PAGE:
by Elmore Leonard
Elmore Leonard is one cool operator. Now in his eighties, with over forty novels to his credit (a large number of which have been adapted for the movies), Mr. Leonard is still working his beat, creating lean, dialog-driven crime-fiction that features more chuckles than gunplay (and there is always gunplay).
Here's a representative sample from his new novel:
"It was on the History Channel all the ships he owns. You ever watch it?"
"I love the History Channel."
"You never saw it in your life."
"I've heard of it."In Djibouti, Leonard's 44th novel, he has shifted locales, setting his story in the horn of Africa rather than the streets of America. But longtime readers of Leonard's novels will feel right at home from the opening chapter, recognizing the trademark style of the prose, which scans like a screenplay and includes a motley assemblage of characters, none of whom seem to quite trust each other, for what usually turn out to be very good reasons.
There's Dara, the beautiful, Oscar-winning filmmaker who's come to town to do a documentary on Somali piracy. There's Xavier, her big, worldly sidekick, an impossibly agile septuagenarian whose feelings for Dara may be more than collegial. There's Harry, the Saudi diplomat who's ostensibly in town to try to talk some sense to the pirates. There's Idris, a pirate who's made good but who seems nostalgic for action on the high seas.
And, of course, there's more, including some terrorists, some tourists, and a large tanker full of dangerously volatile natural gas. Oh, and there's a billionaire Texan sailing around with a super-powered rifle and a model who's auditioning to become his wife.
As I've mentioned, in Djibouti as in all of Leonard's novels, there's not much exposition. And we get no pungent, thickly-worded descriptions of place. Nor do we get any of that prosaic riffing that fattens the pages of many contemporary novels. No, in Djibouti, it's all talk and action, but mainly it's talk, the give-and-take of characters making their moves and testing one another. Nearly everyone in an Elmore Leonard novel knows more than they're saying, and they're all anxious about saying too much. Even the cockiest character worries about looking stupid, which is only natural in a world where everyone is playing some sort of angle, whether it's legal or not.
Some of this can lead to exchanges that get a bit cute, and certainly some of the scenes between Dara and Xavier fall into this category. So I realize that there are those who don't enjoy Leonard's way with dialog, where characters knowingly exchange barbs the way boxers use jabs to test their opponents' reach. This can lead to scenes that are just so coolly cinematic that detractors could argue that it's best to wait for the inevitable silver-screen adaptation. But I think it's fun as hell to read.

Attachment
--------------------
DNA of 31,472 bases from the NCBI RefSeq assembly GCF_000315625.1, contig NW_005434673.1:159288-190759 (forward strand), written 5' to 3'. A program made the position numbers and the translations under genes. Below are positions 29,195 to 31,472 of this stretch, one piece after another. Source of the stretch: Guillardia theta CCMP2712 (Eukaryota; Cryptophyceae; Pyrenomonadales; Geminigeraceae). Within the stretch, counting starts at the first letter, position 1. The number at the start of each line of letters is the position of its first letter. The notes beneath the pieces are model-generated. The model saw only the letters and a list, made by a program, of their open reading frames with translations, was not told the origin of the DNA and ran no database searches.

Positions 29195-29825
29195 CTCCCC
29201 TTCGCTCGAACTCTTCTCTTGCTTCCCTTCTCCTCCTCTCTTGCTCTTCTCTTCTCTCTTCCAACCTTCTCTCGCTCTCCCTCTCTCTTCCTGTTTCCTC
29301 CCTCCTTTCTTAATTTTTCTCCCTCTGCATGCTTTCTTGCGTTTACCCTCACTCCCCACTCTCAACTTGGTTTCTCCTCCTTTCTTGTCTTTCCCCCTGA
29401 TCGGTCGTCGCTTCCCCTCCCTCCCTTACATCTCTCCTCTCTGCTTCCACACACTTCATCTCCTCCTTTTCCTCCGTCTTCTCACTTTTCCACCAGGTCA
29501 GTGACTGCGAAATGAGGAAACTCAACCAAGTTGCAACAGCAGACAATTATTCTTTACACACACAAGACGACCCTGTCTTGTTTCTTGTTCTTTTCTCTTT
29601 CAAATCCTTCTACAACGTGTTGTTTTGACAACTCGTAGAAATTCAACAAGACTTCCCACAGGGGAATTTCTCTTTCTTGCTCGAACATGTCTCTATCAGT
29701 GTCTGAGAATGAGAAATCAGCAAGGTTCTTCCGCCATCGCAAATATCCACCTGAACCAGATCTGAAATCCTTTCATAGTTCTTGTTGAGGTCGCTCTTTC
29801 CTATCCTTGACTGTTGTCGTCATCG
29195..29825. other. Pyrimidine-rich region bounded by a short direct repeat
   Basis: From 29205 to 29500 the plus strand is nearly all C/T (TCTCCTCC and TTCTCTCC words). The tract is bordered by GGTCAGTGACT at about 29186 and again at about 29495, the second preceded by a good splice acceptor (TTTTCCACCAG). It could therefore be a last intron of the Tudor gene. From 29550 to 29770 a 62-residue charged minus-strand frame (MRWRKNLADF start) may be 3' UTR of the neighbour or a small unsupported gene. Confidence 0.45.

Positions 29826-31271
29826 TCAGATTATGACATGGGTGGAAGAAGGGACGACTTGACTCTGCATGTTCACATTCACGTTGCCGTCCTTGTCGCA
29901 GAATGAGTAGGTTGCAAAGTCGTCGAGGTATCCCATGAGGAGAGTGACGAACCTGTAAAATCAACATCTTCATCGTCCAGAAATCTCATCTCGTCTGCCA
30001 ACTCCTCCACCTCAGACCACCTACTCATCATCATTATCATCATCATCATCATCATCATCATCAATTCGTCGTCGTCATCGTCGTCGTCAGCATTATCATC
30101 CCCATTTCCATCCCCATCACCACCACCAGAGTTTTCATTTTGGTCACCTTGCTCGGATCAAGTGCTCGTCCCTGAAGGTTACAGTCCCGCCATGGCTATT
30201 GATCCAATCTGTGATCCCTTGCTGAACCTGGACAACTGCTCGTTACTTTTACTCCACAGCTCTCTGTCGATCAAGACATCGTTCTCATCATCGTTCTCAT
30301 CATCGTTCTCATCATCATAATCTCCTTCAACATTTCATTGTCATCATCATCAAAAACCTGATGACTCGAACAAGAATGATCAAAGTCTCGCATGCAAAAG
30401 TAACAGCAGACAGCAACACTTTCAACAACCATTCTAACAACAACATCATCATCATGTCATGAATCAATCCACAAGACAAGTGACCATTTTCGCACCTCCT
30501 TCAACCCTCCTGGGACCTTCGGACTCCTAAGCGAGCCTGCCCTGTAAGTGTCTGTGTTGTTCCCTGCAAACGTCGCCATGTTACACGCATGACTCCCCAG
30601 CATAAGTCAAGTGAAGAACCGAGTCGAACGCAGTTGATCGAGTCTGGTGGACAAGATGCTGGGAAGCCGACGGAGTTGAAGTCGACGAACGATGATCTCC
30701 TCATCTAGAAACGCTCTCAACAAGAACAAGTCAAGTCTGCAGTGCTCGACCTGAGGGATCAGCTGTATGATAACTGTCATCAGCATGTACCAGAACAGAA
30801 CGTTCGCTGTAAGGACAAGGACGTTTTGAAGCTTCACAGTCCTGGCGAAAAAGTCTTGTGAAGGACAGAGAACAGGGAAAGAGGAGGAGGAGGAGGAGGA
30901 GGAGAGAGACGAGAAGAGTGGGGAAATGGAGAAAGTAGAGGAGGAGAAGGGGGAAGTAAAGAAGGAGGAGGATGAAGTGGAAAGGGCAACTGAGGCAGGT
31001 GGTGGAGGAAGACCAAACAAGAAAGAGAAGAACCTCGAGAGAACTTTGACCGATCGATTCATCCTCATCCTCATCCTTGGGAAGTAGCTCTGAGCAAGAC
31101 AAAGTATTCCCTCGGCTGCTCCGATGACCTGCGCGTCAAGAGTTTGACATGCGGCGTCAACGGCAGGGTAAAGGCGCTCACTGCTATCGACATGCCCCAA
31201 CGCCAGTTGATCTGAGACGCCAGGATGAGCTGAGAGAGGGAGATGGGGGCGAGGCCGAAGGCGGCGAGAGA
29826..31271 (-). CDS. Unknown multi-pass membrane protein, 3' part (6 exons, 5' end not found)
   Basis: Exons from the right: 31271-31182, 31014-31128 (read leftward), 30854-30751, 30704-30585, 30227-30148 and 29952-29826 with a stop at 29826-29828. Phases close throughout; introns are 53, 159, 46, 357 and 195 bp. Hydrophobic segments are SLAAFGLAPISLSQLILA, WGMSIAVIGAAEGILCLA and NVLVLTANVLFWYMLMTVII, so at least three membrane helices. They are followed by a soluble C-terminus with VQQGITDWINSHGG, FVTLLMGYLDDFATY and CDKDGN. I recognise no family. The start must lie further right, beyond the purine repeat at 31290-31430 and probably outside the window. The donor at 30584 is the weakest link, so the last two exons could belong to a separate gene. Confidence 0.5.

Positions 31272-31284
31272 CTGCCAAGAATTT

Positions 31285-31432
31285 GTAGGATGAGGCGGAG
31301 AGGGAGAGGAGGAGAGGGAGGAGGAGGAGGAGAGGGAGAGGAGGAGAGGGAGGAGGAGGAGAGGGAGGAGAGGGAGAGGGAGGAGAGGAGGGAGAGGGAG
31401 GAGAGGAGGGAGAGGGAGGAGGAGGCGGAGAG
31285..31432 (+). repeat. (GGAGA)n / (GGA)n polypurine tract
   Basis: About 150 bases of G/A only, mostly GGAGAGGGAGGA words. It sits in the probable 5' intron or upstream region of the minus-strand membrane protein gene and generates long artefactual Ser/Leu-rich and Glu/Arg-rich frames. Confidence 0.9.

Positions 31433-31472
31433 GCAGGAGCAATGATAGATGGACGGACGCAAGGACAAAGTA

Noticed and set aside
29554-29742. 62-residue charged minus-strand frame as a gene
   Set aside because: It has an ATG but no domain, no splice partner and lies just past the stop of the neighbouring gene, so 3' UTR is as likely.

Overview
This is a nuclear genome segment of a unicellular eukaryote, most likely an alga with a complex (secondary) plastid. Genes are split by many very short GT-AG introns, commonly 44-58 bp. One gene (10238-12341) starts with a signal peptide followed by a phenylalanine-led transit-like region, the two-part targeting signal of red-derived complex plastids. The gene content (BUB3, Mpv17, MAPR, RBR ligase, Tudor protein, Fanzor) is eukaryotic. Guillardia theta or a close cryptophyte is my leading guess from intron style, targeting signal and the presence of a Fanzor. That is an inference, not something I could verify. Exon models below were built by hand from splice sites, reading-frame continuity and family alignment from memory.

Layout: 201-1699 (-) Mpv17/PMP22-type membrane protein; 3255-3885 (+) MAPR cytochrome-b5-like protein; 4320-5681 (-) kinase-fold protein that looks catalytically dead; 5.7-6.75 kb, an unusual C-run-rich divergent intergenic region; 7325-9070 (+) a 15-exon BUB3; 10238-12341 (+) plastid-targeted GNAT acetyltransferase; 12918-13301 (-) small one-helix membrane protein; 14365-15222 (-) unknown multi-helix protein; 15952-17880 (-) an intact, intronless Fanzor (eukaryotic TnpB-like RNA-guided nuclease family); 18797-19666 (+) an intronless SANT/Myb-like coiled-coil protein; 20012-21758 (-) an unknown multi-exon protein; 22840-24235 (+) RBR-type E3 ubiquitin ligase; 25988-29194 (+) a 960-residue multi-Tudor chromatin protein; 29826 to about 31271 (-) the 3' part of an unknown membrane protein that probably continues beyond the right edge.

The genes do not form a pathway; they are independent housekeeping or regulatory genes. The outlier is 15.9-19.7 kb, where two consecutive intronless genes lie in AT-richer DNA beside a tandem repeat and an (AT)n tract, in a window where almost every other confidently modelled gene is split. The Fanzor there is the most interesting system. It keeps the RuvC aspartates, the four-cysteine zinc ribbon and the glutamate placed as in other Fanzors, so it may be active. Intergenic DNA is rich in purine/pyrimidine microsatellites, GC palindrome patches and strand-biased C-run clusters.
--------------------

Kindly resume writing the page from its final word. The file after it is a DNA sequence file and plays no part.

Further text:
And not everything Leonard is doing in Djibouti is old-hat. There's an interesting back-and-forth in the first half of the book with chapters that unfold in "real-time" and some smaller, more intimate chapters where Dara and Xavier are looking at the footage they've shot, narrating to each other the events of the story. It's as metafictional as Elmore Leonard is ever going to get, and the fact that it's dialog between his main characters as they look at video footage sets up some connotations that resonate slyly, given what we all know of Leonard's own relationship with Hollywood. He even manages to include a casting suggestion or two.
Crime fiction works best when it illuminates the interplay between our best impulses and our worst. Leonard knows this, and he also knows that our worst impulses stem from our deepest desires, becoming itches we can't stop scratching. This is why his plots are not the clockwork conspiracies of other thriller writers. Instead, Leonard's plots are half-assed improvisations, driven more by the vagaries of personality & appetite than by some sort of evil puppet-mastery. Indeed, the real villain in Djibouti (and there is one who stands out more than the rest) seems to be motivated more by a cardinal sin than by any criminal logic.
In this sense, Djibouti is as realistic as it gets, never mind the fact that some of the more "current-event" aspects of the novel (the Islamic terrorist angle, for instance) feel tacked-on like so much window-dressing. Sure, the bad guys are dangerous and resourceful, but they're also impulsive. Most crimes are. It's just that, in a story like Djibouti, the stakes are explosively high.
In the end, I have to recommend Elmore Leonard's Djibouti. But I recognize it's probably an acquired taste. I myself acquired it long ago. In fact, I'm addicted.
by Elmore Leonard